cat -e file.txt gives:


and I would like to just have:


in place for all files with txt extention in folder. So I tried:

find . -type f -name "*.txt" -print0 | xargs -0 sed -i "s/^M$^M$/^M$/g"

to no avail. Does anyone have a better idea?

head -n 3 file.txt | od -bc


0000000 173 042 171 145 154 154 157 167 042 072 042 155 141 156 147 157
          {   "   y   e   l   l   o   w   "   :   "   m   a   n   g   o
0000020 042 175 015 012 015 012 173 042 142 141 142 141 142 042 072 042
          "   }  \r  \n  \r  \n   {   "   b   a   b   a   b   "   :   "
0000040 155 141 156 147 157 042 175 015 012
          m   a   n   g   o   "   }  \r  \n


awk 1 RS='\r\n' ORS= < file.txt

removes the new lines completely (so it's not good: I want to keep one of the successive two on each line, but it does something).

  • 1
    The $ from cat -e is an end-of-line indicator, and is not in the file. Inspect the file with head -n 3 fille.txt | od -bc and use xargs -0 sed -i "s/^M^M/^M/g.
    – waltinator
    Aug 24, 2020 at 20:19
  • added the result of inspect. strangely s/^M^M/^M/g doesn't help. Nor does sed -e 's/\\r\\n\\r\\n/\\r\\n/g' file.txt
    – user2413
    Aug 24, 2020 at 20:27
  • Does sed -e 's/\r\n\r\n/\r\n/g' file.txt work? Aug 24, 2020 at 20:30
  • @MaxSilvester: no
    – user2413
    Aug 24, 2020 at 20:33
  • 2
    When asking a question, state the goal, not the means you try to (maybe) achieve it : Do you really want to "replace to consecutive crlf with one" (and thus, if you ever have 4 consecutive crlf you end up with 2 consecutive crlf in the endfile, and thus have at least 1 empty line) ? or do you want to get rid of all empty lines instead? Aug 26, 2020 at 8:46

5 Answers 5


You can use sed -z 's/\r\n\r\n/\r\n/g'.

Normally sed only works on one line at a time. By using the -z option, sed will work on lines, which are seperated by 0 bytes, which normally don't exist in a text file, so the whole file will be treated as one line and newlines can be replaced.

(found on stackoverflow and added explanation)

  • You solution works. I had accidentally changed the file ending with one of my trials! But going back to the original file, it's this!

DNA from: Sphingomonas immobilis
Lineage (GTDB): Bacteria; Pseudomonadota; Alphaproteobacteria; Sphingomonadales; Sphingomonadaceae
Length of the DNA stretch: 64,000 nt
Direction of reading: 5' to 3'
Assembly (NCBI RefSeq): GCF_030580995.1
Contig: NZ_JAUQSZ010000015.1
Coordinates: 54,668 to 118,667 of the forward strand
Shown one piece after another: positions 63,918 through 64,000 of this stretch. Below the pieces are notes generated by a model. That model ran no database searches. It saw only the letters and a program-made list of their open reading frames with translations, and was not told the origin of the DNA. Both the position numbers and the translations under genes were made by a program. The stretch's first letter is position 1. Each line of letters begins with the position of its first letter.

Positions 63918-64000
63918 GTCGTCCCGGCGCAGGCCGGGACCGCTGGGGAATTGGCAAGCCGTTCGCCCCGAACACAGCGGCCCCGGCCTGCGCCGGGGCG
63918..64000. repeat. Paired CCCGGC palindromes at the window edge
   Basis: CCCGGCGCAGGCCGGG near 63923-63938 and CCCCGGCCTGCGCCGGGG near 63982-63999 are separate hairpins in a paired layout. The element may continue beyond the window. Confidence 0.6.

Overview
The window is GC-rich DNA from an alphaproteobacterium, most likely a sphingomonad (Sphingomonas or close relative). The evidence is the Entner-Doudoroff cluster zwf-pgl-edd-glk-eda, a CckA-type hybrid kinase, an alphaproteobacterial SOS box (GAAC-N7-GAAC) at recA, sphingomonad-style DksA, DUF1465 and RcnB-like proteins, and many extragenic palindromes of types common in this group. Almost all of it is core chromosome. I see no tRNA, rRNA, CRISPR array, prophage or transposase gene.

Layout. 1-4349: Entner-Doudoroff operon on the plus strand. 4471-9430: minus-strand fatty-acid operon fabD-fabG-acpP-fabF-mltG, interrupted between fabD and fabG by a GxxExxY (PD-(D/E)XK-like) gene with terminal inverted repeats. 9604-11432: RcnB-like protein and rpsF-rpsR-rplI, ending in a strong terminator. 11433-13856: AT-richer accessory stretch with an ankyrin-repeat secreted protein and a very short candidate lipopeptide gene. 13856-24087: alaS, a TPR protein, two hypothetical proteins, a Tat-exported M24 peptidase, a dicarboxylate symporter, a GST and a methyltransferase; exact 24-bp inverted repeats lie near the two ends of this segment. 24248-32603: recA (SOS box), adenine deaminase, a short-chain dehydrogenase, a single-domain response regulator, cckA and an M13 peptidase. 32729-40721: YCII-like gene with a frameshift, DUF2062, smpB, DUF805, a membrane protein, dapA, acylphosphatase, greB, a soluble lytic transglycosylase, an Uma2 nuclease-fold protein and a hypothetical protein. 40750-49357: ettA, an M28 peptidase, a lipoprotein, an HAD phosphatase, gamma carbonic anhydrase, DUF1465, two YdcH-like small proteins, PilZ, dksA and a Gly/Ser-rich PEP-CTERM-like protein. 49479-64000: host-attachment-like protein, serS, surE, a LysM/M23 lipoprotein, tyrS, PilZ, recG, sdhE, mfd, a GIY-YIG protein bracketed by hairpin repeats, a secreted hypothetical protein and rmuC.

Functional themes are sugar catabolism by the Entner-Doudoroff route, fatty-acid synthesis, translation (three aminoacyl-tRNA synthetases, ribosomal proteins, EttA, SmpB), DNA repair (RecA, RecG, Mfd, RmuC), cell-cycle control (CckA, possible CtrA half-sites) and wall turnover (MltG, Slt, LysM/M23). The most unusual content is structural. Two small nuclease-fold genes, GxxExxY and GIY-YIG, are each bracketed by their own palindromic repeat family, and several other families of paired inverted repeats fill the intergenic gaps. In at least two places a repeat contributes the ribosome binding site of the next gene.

– user2413
    Aug 24, 2020 at 20:50
  • 4
    Don't try this on a multi-GB file. Aug 25, 2020 at 7:00
  • 1
    Although this is for Ubuntu, warning to those that aren't using Ubuntu: This only works on GNU/sed, i.e. not Alpine, an initial ramdisk environment or similar.
    – ljrk
    Aug 25, 2020 at 21:36
  • @GuntramBlohmsupportsMonica sed -I on a large file is very slow no matter what operation you try to perform; but without -I, it should be reasonably fast.
    – jpaugh
    Aug 26, 2020 at 13:49

You can also delete lines that contain only the carriage return.

  • With GNU Sed:

    sed '/^\r$/d' file
  • For a minimal but POSIX compliant machine (here we need to generate the carriage return with Printf):

    sed "/^$(printf "\r")$/d" file

^ matches the start-of-line and the last $, the end-of-line (\n).

For example:

$ cat -e file
$ sed '/^\r$/d' file|cat -e
  • 1
    This is probably the better answer, depending on the actual requirements
    – JCRM
    Aug 26, 2020 at 12:43

If it's okay to remove all blank lines, you can do:

perl -wlne '/\S/ and print' old_file > new_file

And if you prefer to overwrite your file(s), you can use the -i (in-place) switch:

perl -wlni.bak -e '/\S/ and print' file1 file2 file3 ...

The above line will copy the original files as *.bak files. If you don't care about having backups, then you can just leave out the .bak part, like this:

perl -wlni -e '/\S/ and print' file1 file2 file3 ...

(You can even use wildcards, so instead of file1 file2 file3 ... you can write file* .)

The advantage of this approach is that it makes changes to your files all at once (instead of having to run it once for each file).

But remember: This will only keep lines that contain at least one non-whitespace character. So if a line consists only of five spaces, a tab, a carriage return, and a line-feed character, it won't be kept.


I think you could use awk's Record Separator and Output Record Separator to achieve the goal, which should be more efficient on very large files than sed -z ....

awk '
    RS = "\r\n\r\n"
    ORS = "\r\n"

    print $0

' inputFile > outputFile
  • This is nice +1. It is also equivalent to awk 1 RS="\r\n\r\n" ORS="\r\n". Just bear in mind it adds a final blank line if the file does not terminate with a blank line and that a multi-character record separator is unespecified by POSIX. For example, GNU awk will give wrong results if given the --posix flag.
    – Quasímodo
    Aug 26, 2020 at 13:00

Using Raku (the language formerly known as Perl6)

~$ raku -ne '.put if /\S/ ;' test_blank.txt

The example above only prints lines that contain non-whitespace characters (\S matches a single character that is not whitespace). A very readable version below:

~$ raku -ne '.put if .chars;' test_blank.txt



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